How Did a Time Machine Help Launch IBM’s Watson Analytics?

Marty McFly Rocks!

When I was a teenager, every one of my friends wanted a DeLorean. We didn’t care whether it could go back in time or not. Now that I’m older, that whole time travel thing looks pretty appealing.

Did you know that digital and content marketers CAN go back in time? Yep, that’s right. Have you ever heard of the “WayBack Machine”? Lots of digital professionals know about it, and some have even played with it. But, have you ever actually used it? I’m going to show a case study of how my team used this very cool tool to refine one of IBM’s most important product launches of the year — Watson Analytics.

Leaping Through Time

The WayBack Machine (@waybackmachine) started as a project back in 1996, led by Brewster Kahle (@brewster_kahle). I remember reading about these guys who wanted to archive the web. I thought they were crazy. Now, I can’t imagine NOT having this important history reference.

The WayBack Machine is super easy to use. Just go to Then, type a URL into the “Wayback Machine” box …

Here’s what Google looked like in December 1998 when they launched in beta (hmmm, not much has changed):

Going Back in Time, to Launch a Futuristic Product

IBM recently announced the coming launch of Watson Analytics. Watson Analytics combines some seriously futuristic technologies — predictive analytics, Watson, automation and a host of other very cool capabilities. My team was responsible for the digital experience and content marketing strategy. The challenge we had was how to properly “pre-launch” a product and generate excitement without users being able to immediately use it.

I don’t know about you, but, when I’m confronted with a digital or content marketing challenge, I ponder long and hard … and then I go replicate what someone else did successfully! There is no shame in copying excellence. So, who on planet Earth does the best job at pre-announcing products to drive interest? Google, of course.

Over the years, I’ve been an early participant in many of Google’s projects — Gmail, Google Voice (I was a Grand Central user), Google Desktop and others. They do a great job attracting users and driving a lot of interest. More importantly, they do a great job managing user expectations — Google turns down a lot of applicants to their early release programs.

We knew that Watson Analytics was going to generate a LOT of buzz. We wanted to create an experience that set clear expectations with users. On the one hand, we needed to drive interest. On the other hand, we needed to manage expectations to ensure a great overall digital experience.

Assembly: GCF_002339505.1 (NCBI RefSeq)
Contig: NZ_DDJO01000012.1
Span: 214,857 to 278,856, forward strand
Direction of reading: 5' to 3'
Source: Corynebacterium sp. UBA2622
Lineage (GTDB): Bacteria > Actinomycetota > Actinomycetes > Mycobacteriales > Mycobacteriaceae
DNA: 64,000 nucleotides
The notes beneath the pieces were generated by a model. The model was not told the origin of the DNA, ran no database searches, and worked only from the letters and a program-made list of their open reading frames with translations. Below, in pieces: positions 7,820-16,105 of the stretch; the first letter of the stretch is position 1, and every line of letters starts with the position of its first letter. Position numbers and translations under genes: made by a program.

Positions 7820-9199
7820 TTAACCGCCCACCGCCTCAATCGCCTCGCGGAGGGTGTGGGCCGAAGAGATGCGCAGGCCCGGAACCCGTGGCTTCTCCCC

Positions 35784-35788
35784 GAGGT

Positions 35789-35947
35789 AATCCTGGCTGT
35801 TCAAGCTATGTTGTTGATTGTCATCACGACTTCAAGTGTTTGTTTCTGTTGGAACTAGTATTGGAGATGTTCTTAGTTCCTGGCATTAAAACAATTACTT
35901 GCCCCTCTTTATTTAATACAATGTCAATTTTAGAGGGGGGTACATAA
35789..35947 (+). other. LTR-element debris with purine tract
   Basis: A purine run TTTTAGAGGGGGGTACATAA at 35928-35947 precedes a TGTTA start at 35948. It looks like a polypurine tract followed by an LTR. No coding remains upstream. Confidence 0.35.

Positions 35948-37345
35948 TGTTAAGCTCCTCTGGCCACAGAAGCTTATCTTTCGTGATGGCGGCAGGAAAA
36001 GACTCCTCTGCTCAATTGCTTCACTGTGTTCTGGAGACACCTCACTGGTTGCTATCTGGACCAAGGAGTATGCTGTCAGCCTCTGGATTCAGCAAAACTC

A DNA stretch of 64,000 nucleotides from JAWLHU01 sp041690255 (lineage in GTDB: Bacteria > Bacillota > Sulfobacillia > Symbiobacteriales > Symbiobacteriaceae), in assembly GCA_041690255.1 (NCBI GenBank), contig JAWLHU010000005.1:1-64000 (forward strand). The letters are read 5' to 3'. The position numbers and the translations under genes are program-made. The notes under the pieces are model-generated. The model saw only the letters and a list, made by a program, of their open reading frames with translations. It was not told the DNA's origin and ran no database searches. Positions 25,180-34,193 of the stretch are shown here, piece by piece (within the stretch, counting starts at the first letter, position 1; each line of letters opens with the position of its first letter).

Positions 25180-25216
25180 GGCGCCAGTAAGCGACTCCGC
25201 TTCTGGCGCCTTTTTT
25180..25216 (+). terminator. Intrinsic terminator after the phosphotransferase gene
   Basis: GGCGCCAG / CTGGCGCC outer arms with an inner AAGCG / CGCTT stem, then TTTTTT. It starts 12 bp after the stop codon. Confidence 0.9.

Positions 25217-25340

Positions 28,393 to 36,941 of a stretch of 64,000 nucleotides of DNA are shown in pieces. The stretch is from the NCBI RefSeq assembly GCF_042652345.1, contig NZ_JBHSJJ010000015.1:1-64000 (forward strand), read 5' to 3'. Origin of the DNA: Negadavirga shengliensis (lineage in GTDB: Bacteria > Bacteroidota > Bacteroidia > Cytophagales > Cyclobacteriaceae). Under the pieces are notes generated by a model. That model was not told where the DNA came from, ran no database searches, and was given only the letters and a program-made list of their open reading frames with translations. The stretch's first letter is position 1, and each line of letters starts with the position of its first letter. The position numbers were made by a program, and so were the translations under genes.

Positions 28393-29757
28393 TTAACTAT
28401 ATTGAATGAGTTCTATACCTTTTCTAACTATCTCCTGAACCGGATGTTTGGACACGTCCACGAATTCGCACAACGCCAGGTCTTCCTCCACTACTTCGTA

We decided to take a look at Google Glass — one of Google’s most recent innovations. We started by honing in on the key pre-beta launch period which was April, 2014 and looking at their site around those times:

By using the Wayback Machine, we could see that up until April 10, Google used high level messaging on their site to promote the Explorer program. On April 10, they started driving to sign people up for the Explorer program, which was starting on April 15. On April 16, just 6 days after starting signups for the program, Google hit their limit and people were placed on a waiting list.

Watson Analytics — Show Time!

We didn’t necessarily want or need to copy Google’s approach. However, using Google as a model highlighted some key principles and confirmed some of the decisions we had already made:

  • Tell the story with as much information as you have. It’s tricky to pre-launch a product when your content team has little information about the product to work with. Build as much content around a set of stories as possible.
  • Keep the sign-up simple. Our form system needed modernizing and Watson Analytics was a great place to start. We created a sign-up experience that led to double digit conversion rates.
  • Provide clear expectations to users. Don’t over-promise and under-deliver. We tried to be clear about what happens next and how users will get access to the product when it’s ready.

Going back in time and seeing how others solved problems similar to yours can be an incredible way to jumpstart any digital or content marketing initiative. There’s no shame in leveraging what others have done. The great thing about the internet is that it’s one big universe of people smarter than you (and me). We’d be fools to not use other people’s wisdom, insight and expertise.